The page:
To evaluate whether the constitutive upregulation of the autophagic pathway has a survival function in these apoptosis-resistant cells or is merely an epiphenomenon, we exposed HCT-116RC cells to various agents that modulate the autophagic process. Since the HCT-116RC cells are resistant to cell death, all experiments requiring bile acid treatment were performed using 0.5 mM DOC, and cells were treated in late log phase of growth. These conditions were necessary to elicit a cellular response to autophagy inhibitors/inducers, as described below. HCT-116RC cells were pretreated with 100 M rapamycin or 4 mM 3-MA for 24 hours and then incubated with 0.5 mM DOC for an additional 24 hours. Total cell number and the trypan blue exclusion assay were used as measures of cell growth and viability. Similar to the results with the noncancer cell line, NCM-460, rapamycin pretreatment of the apoptosis-resistant cancer cell line, HCT-116RC, followed by 24 hours of treatment with 0.5 mM DOC, resulted in a significant (P < .05) increase in cell number and a significant (P < .05) decrease in trypan blue uptake (i.e., increase in viable cells) compared to DOC treatment, alone (Figure 7(a)). The significant decrease in cell counts in the absence of significant trypan blue uptake by 100 M rapamycin, alone (Figure 7(a)), is most probably a reflection of a decrease in cell proliferation caused by the activation of autophagy. On the other hand, pretreatment of HCT-116RC cells with 4 mM 3-MA had no effect on increasing cell death induced by 0.5 mM DOC (Figure 7(b)). The significant decrease in cell counts in the absence of significant trypan blue uptake by 4 mM 3-MA, alone, is most probably a reflection of a decrease in cell proliferation (Figure 7(b)).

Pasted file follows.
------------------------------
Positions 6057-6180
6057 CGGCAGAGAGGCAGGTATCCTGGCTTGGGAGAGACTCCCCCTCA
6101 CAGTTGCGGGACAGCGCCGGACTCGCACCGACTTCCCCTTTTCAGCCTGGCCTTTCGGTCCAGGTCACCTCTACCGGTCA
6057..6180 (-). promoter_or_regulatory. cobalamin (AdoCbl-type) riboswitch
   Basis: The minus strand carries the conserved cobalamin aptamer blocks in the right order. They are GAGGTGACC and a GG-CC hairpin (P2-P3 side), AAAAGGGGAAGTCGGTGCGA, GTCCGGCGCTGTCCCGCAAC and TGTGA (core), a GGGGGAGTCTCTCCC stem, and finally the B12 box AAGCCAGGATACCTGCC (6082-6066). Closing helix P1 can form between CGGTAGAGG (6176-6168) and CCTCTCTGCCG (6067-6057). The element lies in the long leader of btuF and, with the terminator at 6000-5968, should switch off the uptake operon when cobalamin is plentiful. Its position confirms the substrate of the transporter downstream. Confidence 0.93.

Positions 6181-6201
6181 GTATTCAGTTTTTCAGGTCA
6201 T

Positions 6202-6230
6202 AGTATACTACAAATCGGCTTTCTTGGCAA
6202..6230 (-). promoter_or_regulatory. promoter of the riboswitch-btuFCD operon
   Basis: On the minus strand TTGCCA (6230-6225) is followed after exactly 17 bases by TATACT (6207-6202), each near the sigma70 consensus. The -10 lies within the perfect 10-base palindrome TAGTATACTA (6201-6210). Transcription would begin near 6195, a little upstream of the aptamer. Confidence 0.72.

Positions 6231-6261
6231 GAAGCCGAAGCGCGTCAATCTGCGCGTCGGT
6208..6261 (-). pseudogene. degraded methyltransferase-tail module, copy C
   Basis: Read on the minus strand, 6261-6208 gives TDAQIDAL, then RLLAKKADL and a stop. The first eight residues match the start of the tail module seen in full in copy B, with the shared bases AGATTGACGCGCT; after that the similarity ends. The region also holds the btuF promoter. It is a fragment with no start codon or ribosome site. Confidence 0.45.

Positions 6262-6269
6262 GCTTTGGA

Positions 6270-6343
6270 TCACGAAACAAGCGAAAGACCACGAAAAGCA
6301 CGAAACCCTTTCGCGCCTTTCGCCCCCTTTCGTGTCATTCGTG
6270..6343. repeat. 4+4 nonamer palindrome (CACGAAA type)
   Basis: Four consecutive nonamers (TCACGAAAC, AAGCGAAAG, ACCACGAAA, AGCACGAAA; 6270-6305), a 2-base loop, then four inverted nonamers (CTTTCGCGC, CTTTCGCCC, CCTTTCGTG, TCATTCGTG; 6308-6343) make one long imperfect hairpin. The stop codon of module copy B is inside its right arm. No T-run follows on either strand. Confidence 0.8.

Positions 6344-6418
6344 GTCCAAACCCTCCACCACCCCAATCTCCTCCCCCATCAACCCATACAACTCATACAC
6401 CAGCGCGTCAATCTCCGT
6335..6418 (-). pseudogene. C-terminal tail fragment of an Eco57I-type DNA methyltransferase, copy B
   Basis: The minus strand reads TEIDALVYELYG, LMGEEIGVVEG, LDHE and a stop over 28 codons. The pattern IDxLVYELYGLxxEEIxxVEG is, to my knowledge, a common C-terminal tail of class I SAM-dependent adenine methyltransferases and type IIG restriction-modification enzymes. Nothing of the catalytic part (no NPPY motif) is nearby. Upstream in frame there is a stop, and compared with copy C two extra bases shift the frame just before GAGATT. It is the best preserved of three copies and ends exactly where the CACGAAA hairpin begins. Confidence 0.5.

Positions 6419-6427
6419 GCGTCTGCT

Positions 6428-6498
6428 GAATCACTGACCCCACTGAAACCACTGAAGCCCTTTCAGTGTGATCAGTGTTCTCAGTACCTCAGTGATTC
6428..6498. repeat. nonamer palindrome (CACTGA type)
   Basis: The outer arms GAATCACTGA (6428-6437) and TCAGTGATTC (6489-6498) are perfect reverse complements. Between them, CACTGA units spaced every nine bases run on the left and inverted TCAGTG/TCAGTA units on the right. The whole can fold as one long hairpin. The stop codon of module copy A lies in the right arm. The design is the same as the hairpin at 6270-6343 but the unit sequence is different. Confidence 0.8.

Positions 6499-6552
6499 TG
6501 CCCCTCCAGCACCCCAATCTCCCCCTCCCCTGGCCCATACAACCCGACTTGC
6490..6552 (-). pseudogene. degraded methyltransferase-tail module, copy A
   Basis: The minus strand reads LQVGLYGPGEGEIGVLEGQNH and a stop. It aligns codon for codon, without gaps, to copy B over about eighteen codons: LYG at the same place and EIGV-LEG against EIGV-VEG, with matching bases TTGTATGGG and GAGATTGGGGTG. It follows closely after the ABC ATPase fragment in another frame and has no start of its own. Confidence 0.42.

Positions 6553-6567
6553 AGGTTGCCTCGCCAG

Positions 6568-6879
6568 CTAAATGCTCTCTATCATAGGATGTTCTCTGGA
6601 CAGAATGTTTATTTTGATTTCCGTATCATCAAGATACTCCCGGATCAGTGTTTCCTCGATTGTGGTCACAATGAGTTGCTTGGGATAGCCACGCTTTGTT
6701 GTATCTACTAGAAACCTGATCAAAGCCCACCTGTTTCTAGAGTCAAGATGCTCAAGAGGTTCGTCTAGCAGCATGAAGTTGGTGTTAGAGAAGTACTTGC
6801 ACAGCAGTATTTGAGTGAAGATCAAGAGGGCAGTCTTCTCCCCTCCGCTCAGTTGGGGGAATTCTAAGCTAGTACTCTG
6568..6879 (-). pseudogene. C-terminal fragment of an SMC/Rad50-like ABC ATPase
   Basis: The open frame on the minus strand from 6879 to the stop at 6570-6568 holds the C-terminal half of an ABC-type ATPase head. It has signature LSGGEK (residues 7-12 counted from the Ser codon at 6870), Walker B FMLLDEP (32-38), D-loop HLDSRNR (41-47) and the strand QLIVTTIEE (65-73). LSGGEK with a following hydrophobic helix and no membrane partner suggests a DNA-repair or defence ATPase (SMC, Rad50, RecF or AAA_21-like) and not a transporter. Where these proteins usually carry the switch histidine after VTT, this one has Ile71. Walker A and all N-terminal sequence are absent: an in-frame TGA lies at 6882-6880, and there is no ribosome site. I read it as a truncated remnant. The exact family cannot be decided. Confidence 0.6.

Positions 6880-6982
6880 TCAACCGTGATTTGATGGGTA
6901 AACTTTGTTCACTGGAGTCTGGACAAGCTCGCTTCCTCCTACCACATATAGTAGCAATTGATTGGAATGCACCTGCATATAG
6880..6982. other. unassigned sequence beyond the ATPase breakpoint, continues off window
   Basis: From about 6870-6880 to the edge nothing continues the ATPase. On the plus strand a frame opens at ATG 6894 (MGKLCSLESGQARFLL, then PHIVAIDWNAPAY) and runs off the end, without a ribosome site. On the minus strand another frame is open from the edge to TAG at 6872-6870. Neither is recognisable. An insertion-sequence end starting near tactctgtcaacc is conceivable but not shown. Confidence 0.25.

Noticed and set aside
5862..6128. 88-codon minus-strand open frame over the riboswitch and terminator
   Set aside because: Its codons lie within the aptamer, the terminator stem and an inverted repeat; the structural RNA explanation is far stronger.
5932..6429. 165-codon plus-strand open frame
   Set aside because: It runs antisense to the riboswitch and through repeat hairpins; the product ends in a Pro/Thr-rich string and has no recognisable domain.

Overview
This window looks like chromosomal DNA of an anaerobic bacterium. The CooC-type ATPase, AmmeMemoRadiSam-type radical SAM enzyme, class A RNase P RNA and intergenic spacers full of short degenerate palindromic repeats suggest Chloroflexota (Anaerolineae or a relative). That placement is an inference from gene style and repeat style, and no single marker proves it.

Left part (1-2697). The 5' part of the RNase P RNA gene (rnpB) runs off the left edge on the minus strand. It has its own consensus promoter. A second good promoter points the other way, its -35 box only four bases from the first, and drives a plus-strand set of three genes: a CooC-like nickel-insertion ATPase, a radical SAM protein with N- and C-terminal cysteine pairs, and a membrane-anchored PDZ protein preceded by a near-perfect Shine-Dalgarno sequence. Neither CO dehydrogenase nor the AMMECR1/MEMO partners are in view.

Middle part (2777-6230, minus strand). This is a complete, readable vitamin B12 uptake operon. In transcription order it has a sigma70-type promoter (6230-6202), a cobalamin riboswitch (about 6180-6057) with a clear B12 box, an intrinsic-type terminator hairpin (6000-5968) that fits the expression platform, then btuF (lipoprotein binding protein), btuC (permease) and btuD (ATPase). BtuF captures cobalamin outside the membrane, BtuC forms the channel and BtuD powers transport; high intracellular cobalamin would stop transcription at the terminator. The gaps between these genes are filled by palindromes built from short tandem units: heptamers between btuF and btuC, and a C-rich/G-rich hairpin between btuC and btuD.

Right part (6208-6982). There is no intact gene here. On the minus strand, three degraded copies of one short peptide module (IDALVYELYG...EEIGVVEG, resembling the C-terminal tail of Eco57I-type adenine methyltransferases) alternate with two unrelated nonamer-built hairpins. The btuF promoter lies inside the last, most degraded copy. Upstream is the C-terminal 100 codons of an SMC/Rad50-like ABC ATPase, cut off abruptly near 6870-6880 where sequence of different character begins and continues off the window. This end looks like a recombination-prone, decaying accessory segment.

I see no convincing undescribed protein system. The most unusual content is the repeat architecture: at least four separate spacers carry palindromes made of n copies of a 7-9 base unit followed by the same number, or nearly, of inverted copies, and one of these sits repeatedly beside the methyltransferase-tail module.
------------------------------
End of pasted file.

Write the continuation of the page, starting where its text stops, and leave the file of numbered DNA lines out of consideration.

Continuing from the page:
Since we have previously shown that autophagy is constitutively expressed in these cells  and rapamycin had a significant effect on cell survival, the negative results obtained with the combination of 3-MA and DOC cannot be taken as conclusive evidence of lack of involvement of autophagy . Since 3-MA inhibits autophagy at an early stage by preventing the formation of autophagosomes, it has been reported that in order to adequately assess the modulation of the autophagy process, inhibitors that act at a different stages of the autophagy process should also be tested . Therefore, HCT-116RC cells were exposed to 2 different inhibitors of the autophagic process, bafilomycin A1 and hydroxychloroquine, which act at the level of acid vesicles/lysosomes . Bafilomycin A1 appears to block the fusion of autophagosomes and lysosomes , and hydroxychloroquine (an amine) diffuses into acid vesicles/lysosomes and raises the intraorganellar pH. Bafilomycin A1 also raises the pH of acid vesicles/lysosomes by inhibiting the proton-translocating ATPase (H+-ATPase) . HCT-116RC cells were pretreated with 1 nM bafilomycin A1 for 24 hours and then incubated with 0.5 mM DOC for an additional 24 hours. Bafilomycin A1 pretreatment followed by DOC treatment increased the percentage of apoptotic cells 4-fold over the level of apoptosis induced when DOC was used alone (Table 1). There was no increase in the percentage of DOC-induced necrotic cells by bafilomycin A1 pretreatment. HCT-116RC cells were pretreated with 10 M hydroxychloroquine for 24 hours and then incubated with 0.5 mM DOC for an additional 24 hours. Hydroxychloroquine pretreatment followed by DOC treatment increased the percentage of apoptotic cells 4-fold over the level of apoptosis induced by DOC, alone (Table 1(b)). There was no increase in the percentage of DOC-induced necrotic cells by hydroxychloroquine pretreatment.